TEL AVIV (May. 20)
Mordecai Oren, who came home to Israel last week after four-and-a-half years in Czech prisons, today told a meeting of the secretariat of the leftwing Mapam Party of the “Gestapo-like inquisition” which had induced him to confess to crimes he never committed. The secretariat meeting was held in Oren’s home at the Mizra collective settlement.
Mr. Oren began his story by describing his last mission in Czechoslovakia–intervention on behalf of arrested Socialists. He was taken into custody aboard a train bound for Vienna, from where he had intended to return to Israel. The immediate pretext for his arrest was an expired entry visa. Later, he said, he was questioned as to why he had intervened on behalf of the jailed Socialists. Then, he felt, he was probably chosen to become a cog in the huge machinery constructed to try the late Rudolf Slansky-Czech Communist leader who was executed for treason–and his associates. The Slansky trial, in which Mr. Oren was involved, heard Czech Government charges that Slansky had, among other things, been implicated in an international Zionist conspiracy to betray the state.
Mr. Oren revealed that he had been interrogated for days on end–in one instance he want without sleep for three weeks and was given only coffee and cigarettes in order to keep him awake, with fresh interrogators taking over the questioning every few hours. As he was nearing collapse, he related, he came to understand that no one in Israel would know his fate and he, therefore, requested permission to write. This request was not granted, he said, until a high official told him he could write home, but only on condition that he say in his letter that he really was a traitor and asked an apology of the Czech people for the crimes he had committed against them.
He wrote that letter–he added–in order that those at home would know he was still alive and with the hope that they would understand that his self-description as a “traitor” was false. The Mapam leader then went on to say that he had been turned into an object through which Zionism, Mapam and Jewry could be attacked. “Had they really wanted the truth,” he said, “they would have completed my investigation in 22 minutes, but they wanted the opposite and that took them 22 months until they made me confess to everything they wanted.” They succeeded in this aim, he charged, through Gestapo measures–nearly no food, no water and no sleep.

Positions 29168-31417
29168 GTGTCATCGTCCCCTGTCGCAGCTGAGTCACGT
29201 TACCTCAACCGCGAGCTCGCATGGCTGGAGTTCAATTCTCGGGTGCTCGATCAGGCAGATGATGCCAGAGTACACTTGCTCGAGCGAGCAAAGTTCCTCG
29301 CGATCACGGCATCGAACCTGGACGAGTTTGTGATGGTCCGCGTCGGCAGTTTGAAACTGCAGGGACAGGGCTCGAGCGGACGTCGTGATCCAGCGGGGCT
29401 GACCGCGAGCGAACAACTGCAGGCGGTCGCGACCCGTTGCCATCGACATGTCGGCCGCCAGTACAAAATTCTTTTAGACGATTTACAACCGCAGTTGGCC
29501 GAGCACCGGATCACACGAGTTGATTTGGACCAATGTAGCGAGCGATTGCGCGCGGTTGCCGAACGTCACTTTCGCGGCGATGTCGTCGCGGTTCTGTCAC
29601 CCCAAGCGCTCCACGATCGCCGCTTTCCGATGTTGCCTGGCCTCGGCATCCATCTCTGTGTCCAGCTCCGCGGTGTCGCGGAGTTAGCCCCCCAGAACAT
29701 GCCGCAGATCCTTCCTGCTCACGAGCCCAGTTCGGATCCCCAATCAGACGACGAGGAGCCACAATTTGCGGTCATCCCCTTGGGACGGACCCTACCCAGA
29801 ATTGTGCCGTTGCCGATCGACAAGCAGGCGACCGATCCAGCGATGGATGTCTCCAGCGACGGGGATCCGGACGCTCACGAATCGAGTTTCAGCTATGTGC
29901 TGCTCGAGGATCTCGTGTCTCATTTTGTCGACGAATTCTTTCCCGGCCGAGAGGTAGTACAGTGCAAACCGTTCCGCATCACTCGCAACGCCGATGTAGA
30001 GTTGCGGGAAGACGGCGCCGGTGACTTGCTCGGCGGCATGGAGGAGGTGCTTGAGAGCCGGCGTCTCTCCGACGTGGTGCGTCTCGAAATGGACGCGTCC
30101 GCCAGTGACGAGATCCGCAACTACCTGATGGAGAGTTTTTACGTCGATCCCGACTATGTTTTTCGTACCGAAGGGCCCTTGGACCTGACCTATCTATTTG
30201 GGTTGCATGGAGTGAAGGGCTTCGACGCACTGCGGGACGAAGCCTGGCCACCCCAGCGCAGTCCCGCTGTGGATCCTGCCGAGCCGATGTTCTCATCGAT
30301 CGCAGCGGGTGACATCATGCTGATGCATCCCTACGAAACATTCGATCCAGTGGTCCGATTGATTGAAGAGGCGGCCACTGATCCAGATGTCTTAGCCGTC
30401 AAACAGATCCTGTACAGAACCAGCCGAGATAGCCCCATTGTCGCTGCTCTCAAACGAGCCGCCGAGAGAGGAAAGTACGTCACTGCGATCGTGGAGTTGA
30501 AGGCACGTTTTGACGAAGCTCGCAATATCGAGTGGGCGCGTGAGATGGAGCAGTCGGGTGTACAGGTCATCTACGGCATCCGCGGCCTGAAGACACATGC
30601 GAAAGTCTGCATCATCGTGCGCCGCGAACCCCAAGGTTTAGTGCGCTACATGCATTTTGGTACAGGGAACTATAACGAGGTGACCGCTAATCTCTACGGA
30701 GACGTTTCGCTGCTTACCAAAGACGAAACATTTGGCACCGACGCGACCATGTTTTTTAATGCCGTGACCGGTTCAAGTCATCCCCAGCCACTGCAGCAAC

Another episode described by the returned Mapam leader to the meeting was his trial. It was a secret military trial and he was denied every possibility of making an adequate defense–no lawyers of his own, no documents and no defense witnesses. The lawyer furnished him, he added, was only another prosecutor, who asked the court that Mr. Oren be meted out a just punishment. The epilogue to this episode, according to Mr. Oren was even more ironic–he was supposed to pay defense counsel 600 kronen for that defense.
The Mapam leader stressed that he did not sign a charge sheet in which he was to have confessed that Mapam was not a workers’ party and that it was anti-Socialist. “In all the charges and confessions I signed,” he concluded, “there was only one true thing, and that was my name. All the other things were lies, fabricated by those who desecrate Socialist ideals and Socialist regimes.”